It is possible to use Excel's ready-to-use formulas through VBA programming. These are properties that can be used with Range or Cells.

Formula adds predefined Excel formulas to the worksheet. These formulas should be written in **English** even if you have a language pack installed.

```
Range("F2").Formula = "=SUM(B2:C7)"
Range("F3").Formula = "=SUM($B$2:$C$7)"
```

Do not worry if the language of your Excel is not English because, as in the example, it will do the translation to the spreadsheet automatically.

You can insert multiple formulas at the same time using the Formula property. To do this, simply define a Range object that is larger than a single cell, and the predefined formula will be "dragged" across the range.

"Dragging" manually:

"Dragging" by VBA:

```
Range("D2:D7").Formula = "=SUM(B2:C2)"
```

Another way to perform the same action would be using FillDown method.

```
Range("D2").Formula = "=SUM(B2:C2)"
Range("D2:D7").FillDown
```

FormulaLocal adds predefined Excel formulas to the worksheet. These formulas, however, should be written in the **local language** of Excel (in the case of Brazil, in Portuguese).

```
Range("F2").FormulaLocal = "=SOMA(B2:C7)"
```

Just as the Formula property, **FormulaLocal** can be used to make **multiple formulas**.

FormulaR1C1, as well as Formula and FormulaLocal, also adds pre-defined Excel formulas to the spreadsheet; however, the use of relative and absolute notations have different rules. The formula used must be written in English.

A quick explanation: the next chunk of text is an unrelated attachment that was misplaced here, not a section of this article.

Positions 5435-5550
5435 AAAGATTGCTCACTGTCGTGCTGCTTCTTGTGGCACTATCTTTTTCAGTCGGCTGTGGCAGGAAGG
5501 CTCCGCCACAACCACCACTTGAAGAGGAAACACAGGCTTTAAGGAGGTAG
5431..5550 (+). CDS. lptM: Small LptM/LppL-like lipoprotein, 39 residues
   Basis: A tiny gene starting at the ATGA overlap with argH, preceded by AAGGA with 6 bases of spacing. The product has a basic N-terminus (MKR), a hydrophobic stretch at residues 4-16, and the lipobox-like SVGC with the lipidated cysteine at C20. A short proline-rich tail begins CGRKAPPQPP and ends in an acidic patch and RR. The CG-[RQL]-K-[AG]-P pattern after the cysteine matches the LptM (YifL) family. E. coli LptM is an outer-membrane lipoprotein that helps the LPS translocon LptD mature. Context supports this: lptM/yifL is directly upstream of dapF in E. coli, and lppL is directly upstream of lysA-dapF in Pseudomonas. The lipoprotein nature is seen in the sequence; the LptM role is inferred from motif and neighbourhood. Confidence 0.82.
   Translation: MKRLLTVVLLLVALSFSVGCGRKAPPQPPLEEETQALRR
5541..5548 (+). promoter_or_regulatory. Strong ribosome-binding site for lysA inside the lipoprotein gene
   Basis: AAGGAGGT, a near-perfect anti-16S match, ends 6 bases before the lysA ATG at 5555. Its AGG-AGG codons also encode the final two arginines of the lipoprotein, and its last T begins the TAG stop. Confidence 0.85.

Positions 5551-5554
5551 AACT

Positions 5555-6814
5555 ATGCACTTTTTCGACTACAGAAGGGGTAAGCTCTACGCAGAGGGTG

FormulaR1C1 is the way to use Excel's ready-to-use formulas in VBA by easily integrating them into loops and counting variables.

In the notations:

Rrefers torows, in the case of vertical displacementCrefers tocolumns, in the case of horizontal displacementNsymbolizes anintegerthat indicates how much must beshiftedin number of rows and/or columns

**Relative notation**: Use as reference the Range that called it

The format of the relative formula is: R[

N]C[N]:R[N]C[N].

```
Range("F2").FormulaR1C1 = "=SUM(R[0]C[-4]:R[5]C[-3])" 'Equals the bottom row
Range("F2").FormulaR1C1 = "=SUM(RC[-4]:R[5]C[-3])"
```

When N is omitted, the value 0 is assumed.

In the example, RC[-4]:R[5]C[-3] results in **"B2: C7"**. These cells are obtained by: receding 4 columns to the left **RC[-4]** from Range("F2") to obtain **"B2"**; and 5 lines down and 3 columns to the left **R[5]C[-3]** from Range("F2") to obtain **"C7"**.

**Absolute notation**: Use the start of the spreadsheet as a reference

The format of the relative formula is: R

NCN:RNCN.

```
Range("F2").FormulaR1C1 = "=SUM(R2C2:R7C3)" 'Results in "$B$2:$C$7"
```

N negative can only be used in relative notation.

The two notations (relative and absolute) can be merged.

```
Range("F2").FormulaR1C1 = "=SUM(RC[-4]:R7C3)" 'Results in "B2:$C$7"
```

Excel formulas can also be accessed by object WorksheetFunction methods.

```
Range("F2") = WorksheetFunction.Sum(Range("B2:C7"))
```

Excel formulas can also be accessed similarly to functions created in VBA.

The formulas present in the WorksheetFunction object are all in English.

One of the great advantages of accessing Excel formulas this way is to be able to use them more easily in the VBA environment.

```
MsgBox (WorksheetFunction.Sum(3, 4, 5))
Expense=4
MsgBox (WorksheetFunction.Sum(3, 4, 5,-Expense))
```

To list the available Excel formulas in this format, simply type **WorksheetFunction.** that automatically an option menu with all formulas will appear:

**Suggested Exercise**

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